To take advantage of the lower tax rates on dividends and capital gains, consider:
- holding your interest-bearing investments inside a tax-sheltered plan, and
- keeping investments that pay dividends or create capital gains outside the plan.
2. Apply capital losses to reduce tax on unsheltered capital gains
At tax time, you’ll add up all your gains and losses from buying and selling unshelteredUnsheltered A regular investment or account that does not shelter your money from tax. In other words, you have to pay tax on your savings and the money you make investing them.+ read full definition investments. If you come out ahead, you have a net gain to report. Only 50% of this amount is taxable. If you lose money overall, you must declare a net loss. A net capital loss cannot be used to offset other sources of income.
However, you can carry a net capital loss back for 3 years to offset net capital gains in those years and claim a refund. Or, you can carry it forward indefinitely to offset future net capital gains. You can also apply your capital losses from previous years to offset new capital gains. Speak with a chartered professional accountant who specializes in income taxIncome tax A charge you pay based on your total income from all sources. The Canadian government and your province set the rate.+ read full definition to help you figure out the best approach.
3. Make Canadian dividends your only source of income
If you have no other sources of income in 2015, individuals with an incorporated private company or a substantial amount of money to investInvest To use money for the purpose of making more money by making an investment. Often involves risk.+ read full definition can receive an amount of Canadian dividends tax-freeTax-free Money that you do not pay tax on.+ read full definition. The actual amount depends on the province and whether the dividends are classified as eligible or non-eligible.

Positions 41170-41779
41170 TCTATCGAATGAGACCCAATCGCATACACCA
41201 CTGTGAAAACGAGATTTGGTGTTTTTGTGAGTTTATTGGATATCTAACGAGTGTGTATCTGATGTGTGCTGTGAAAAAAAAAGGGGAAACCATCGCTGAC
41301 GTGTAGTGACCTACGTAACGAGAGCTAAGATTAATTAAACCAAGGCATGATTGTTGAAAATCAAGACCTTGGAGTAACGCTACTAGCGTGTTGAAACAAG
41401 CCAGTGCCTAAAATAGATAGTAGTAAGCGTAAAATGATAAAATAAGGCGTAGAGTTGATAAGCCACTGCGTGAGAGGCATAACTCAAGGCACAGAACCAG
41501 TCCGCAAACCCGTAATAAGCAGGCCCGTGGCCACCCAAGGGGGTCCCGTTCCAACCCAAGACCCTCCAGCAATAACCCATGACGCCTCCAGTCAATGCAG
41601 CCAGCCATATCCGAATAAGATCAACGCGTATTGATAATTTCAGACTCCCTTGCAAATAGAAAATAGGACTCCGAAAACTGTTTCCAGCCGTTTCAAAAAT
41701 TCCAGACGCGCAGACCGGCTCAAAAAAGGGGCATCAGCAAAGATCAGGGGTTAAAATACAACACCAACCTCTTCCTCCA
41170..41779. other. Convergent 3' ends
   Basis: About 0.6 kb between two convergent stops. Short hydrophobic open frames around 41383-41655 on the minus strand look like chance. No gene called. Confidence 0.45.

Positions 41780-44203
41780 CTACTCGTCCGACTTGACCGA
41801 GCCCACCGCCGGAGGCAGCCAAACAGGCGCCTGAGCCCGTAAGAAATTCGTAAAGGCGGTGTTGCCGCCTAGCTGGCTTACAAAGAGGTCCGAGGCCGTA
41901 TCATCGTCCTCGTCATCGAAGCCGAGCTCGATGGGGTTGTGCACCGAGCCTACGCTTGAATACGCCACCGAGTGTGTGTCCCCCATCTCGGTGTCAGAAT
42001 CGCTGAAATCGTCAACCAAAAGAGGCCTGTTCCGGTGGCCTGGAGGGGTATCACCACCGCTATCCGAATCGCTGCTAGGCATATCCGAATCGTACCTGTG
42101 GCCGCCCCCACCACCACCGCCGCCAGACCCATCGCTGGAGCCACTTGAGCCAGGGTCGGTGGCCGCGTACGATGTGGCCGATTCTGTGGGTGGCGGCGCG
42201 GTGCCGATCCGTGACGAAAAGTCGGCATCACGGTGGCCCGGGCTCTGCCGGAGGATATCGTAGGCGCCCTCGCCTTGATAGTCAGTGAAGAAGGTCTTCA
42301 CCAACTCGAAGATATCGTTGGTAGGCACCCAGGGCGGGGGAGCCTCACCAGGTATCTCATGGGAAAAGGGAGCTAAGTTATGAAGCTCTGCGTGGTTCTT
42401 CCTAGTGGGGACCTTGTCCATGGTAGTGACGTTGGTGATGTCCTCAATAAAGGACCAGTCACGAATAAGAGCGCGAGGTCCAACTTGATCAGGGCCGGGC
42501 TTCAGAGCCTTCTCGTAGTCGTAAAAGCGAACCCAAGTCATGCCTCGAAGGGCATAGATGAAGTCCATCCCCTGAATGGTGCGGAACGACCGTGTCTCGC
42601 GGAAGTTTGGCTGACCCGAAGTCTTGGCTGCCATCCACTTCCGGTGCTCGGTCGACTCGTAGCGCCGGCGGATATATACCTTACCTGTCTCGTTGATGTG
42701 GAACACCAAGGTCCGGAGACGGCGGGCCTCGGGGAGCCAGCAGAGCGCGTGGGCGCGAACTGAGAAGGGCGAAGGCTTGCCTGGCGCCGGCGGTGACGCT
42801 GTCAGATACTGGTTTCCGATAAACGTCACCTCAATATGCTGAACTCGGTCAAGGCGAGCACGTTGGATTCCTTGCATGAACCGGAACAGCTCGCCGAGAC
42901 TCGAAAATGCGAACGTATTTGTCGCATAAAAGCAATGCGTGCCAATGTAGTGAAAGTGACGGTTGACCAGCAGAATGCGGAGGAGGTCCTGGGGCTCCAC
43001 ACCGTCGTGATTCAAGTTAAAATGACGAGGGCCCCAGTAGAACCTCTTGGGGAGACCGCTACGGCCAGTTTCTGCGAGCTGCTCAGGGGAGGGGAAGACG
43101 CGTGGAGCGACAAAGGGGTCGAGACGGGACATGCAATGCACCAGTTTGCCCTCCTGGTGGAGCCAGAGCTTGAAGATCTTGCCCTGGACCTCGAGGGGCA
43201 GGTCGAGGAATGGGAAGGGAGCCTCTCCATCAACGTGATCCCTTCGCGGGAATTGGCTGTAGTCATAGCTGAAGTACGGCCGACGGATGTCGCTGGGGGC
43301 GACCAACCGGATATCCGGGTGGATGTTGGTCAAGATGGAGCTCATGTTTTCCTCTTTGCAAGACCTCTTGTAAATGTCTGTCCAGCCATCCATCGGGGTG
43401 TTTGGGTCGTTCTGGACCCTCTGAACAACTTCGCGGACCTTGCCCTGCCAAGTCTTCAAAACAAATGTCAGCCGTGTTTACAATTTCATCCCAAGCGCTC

Deduction for safety deposit boxes
For 2014 and subsequent tax years, the fee to rent a safety deposit box is no longer deductible as a carrying charge.
Tax-sheltered investment optionsOptions An investment that gives you the right to buy or sell it at a set price by a set date. The buy right is termed a “call” option, and the sell right is termed a “put” option. You buy options on a stock exchange.+ read full definition include:
- TFSATFSA See Tax-Free Savings Account.+ read full definition
- RRSPRRSP See Registered Retirement Savings Plan.+ read full definition
- RESPRESP See Registered Education Savings Plan.+ read full definition
- RRIFRRIF See Registered Retirement Income Fund.+ read full definition
- Permanent life insuranceLife Insurance Insurance that pays cash to your family or other beneficiary after your death. This can give them income and help pay your funeral and other final costs.+ read full definition